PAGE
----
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I have been reading about thread safe singletons and the implementation I find everywhere has a getInstance() method something like this:

Singleton* getInstance()
{
    if ( !initialized )
    {
        lock();
        if ( !initialized )
        {
            instance = new Singleton();
            initialized = true;
        }
        unlock();
    }

    return instance;
}
  • Is this actually thread safe?
  • Have I missed something or is there a small chance this function will return an uninitialized instance because 'initialized' may be reordered and set before instance?

This article is on a slightly different topic but the top answer describes why I think the above code is not thread safe:

Why is volatile not considered useful in multithreaded C or C++ programming?

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1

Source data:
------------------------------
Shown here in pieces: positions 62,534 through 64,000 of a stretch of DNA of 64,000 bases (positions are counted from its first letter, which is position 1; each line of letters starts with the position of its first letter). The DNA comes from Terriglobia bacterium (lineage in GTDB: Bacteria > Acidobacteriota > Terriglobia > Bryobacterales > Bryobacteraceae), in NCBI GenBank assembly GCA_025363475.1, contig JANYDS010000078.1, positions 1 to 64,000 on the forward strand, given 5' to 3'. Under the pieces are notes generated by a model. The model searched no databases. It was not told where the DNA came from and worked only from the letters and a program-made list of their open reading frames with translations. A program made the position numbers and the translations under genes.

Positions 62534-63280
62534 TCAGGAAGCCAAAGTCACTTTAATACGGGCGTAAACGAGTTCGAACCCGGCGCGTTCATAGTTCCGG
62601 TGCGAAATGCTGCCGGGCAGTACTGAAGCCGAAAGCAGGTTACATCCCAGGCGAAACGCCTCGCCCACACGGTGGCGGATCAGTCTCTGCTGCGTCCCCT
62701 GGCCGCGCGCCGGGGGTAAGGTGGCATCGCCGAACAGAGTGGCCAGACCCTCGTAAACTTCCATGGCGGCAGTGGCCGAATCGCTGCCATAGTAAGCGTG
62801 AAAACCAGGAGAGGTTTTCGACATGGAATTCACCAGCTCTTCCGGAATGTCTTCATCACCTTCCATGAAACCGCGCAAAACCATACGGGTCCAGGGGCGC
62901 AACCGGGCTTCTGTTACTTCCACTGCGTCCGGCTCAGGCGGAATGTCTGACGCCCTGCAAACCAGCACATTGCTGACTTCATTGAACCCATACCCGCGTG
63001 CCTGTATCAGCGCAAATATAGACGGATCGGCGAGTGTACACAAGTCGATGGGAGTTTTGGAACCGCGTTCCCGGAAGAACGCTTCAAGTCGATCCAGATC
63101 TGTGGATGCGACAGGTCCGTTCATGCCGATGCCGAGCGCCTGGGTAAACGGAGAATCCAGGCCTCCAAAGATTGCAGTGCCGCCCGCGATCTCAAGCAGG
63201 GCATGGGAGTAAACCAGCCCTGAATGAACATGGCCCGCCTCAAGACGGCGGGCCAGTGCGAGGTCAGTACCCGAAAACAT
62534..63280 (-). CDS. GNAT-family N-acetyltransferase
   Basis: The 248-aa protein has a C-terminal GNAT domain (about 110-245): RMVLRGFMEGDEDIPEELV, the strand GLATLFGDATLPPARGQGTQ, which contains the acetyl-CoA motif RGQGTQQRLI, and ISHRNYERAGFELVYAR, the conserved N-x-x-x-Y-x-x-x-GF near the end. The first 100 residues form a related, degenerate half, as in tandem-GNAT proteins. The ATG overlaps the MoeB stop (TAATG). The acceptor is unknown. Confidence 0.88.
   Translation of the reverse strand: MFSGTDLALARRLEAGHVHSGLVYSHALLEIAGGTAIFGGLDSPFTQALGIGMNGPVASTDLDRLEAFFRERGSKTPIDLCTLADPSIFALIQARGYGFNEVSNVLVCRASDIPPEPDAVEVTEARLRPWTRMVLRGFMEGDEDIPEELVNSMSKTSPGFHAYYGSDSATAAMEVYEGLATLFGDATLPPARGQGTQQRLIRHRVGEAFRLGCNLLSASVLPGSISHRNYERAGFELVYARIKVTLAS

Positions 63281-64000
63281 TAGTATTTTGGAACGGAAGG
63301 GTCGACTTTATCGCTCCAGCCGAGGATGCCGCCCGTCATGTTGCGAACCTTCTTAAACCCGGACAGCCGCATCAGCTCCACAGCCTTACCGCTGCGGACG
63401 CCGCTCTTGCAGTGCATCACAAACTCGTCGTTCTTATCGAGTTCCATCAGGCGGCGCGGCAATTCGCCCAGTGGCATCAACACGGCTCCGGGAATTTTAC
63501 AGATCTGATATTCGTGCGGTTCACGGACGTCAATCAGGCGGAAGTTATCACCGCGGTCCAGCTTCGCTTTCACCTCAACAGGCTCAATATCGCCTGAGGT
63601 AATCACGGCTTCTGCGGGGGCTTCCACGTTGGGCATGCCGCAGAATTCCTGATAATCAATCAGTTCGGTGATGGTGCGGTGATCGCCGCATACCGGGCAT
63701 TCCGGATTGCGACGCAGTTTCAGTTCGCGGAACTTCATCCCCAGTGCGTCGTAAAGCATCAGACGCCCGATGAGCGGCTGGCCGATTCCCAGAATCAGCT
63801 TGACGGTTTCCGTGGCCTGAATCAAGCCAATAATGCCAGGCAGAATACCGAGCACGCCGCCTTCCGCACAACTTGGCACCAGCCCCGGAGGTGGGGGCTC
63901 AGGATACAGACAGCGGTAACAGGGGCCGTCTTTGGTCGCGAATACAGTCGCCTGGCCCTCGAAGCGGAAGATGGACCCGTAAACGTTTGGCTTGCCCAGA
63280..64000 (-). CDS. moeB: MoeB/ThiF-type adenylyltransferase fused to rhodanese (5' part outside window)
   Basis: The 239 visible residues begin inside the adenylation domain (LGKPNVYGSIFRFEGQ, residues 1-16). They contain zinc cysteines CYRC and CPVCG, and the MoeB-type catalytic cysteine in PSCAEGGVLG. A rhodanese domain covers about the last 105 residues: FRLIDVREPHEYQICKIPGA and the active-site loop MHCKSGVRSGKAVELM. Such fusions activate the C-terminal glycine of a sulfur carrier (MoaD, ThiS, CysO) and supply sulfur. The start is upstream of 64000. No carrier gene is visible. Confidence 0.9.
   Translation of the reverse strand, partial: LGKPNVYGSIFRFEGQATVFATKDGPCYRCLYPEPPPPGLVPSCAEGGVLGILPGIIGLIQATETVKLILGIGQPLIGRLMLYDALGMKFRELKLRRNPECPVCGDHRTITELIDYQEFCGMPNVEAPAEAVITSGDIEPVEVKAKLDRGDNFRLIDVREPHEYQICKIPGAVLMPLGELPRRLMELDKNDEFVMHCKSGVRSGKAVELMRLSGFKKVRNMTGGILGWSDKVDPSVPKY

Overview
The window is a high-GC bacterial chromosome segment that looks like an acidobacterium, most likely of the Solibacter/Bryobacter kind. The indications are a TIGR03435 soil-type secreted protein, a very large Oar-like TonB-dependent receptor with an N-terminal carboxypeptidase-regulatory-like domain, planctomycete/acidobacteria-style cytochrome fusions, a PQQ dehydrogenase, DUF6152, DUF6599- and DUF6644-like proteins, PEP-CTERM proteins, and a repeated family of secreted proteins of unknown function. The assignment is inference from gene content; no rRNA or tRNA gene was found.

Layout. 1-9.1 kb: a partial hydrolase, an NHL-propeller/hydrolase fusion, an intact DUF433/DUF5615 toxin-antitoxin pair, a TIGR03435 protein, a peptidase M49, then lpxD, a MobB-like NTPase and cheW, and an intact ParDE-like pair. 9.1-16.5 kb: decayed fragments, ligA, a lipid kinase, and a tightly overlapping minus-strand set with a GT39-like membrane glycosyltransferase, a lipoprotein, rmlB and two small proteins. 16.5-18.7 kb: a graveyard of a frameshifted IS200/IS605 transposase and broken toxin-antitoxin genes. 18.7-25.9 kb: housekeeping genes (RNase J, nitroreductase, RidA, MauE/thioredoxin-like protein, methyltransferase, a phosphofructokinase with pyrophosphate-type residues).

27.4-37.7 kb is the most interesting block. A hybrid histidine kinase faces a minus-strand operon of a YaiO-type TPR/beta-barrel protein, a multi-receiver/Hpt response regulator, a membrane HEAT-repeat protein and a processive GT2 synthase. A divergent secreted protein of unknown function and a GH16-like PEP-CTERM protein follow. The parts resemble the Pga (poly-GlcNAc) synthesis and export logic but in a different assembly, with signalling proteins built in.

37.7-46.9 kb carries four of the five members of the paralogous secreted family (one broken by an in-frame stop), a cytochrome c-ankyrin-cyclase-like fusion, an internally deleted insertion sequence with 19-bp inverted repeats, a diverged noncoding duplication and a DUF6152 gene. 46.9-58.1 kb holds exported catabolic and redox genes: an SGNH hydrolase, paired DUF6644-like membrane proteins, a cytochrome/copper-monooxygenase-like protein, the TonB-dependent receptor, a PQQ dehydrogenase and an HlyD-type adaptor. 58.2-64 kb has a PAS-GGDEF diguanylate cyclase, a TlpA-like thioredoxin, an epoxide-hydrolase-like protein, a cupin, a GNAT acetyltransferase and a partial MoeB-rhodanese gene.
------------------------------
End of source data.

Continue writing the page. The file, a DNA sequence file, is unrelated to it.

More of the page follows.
No, it's not thread safe. And, well, if you use a Singleton then you get what you ask for, really. –  Puppy Aug 12 '12 at 9:26
1  
Or in short, not you missed something but the author of that code. However I wonder if a memory barrier between assignment of instance and assignment of initialized would fix the problem (assuming initialized is of type volatile sig_atomic_t). –  celtschk Aug 12 '12 at 9:32
1  
Consider reviewing: stackoverflow.com/questions/6086912/… –  dans3itz Aug 12 '12 at 10:13
    
A memory barrier was my thought too. –  digby280 Aug 12 '12 at 11:02

2 Answers 2

up vote 3 down vote accepted

Not a good idea. Look for double check locking. For instance:

http://www.drdobbs.com/cpp/c-and-the-perils-of-double-checked-locki/184405726

http://www.drdobbs.com/cpp/c-and-the-perils-of-double-checked-locki/184405772

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Two excellent articles AProgrammer. Thank you for posting these. –  digby280 Aug 12 '12 at 11:03

It is indeed not thread safe, because after the pointer gets returned you still work with it, although the mutex is unlocked again.

What you can do is making the child class which inherits from singleton, thread safe. Then you're good to go.

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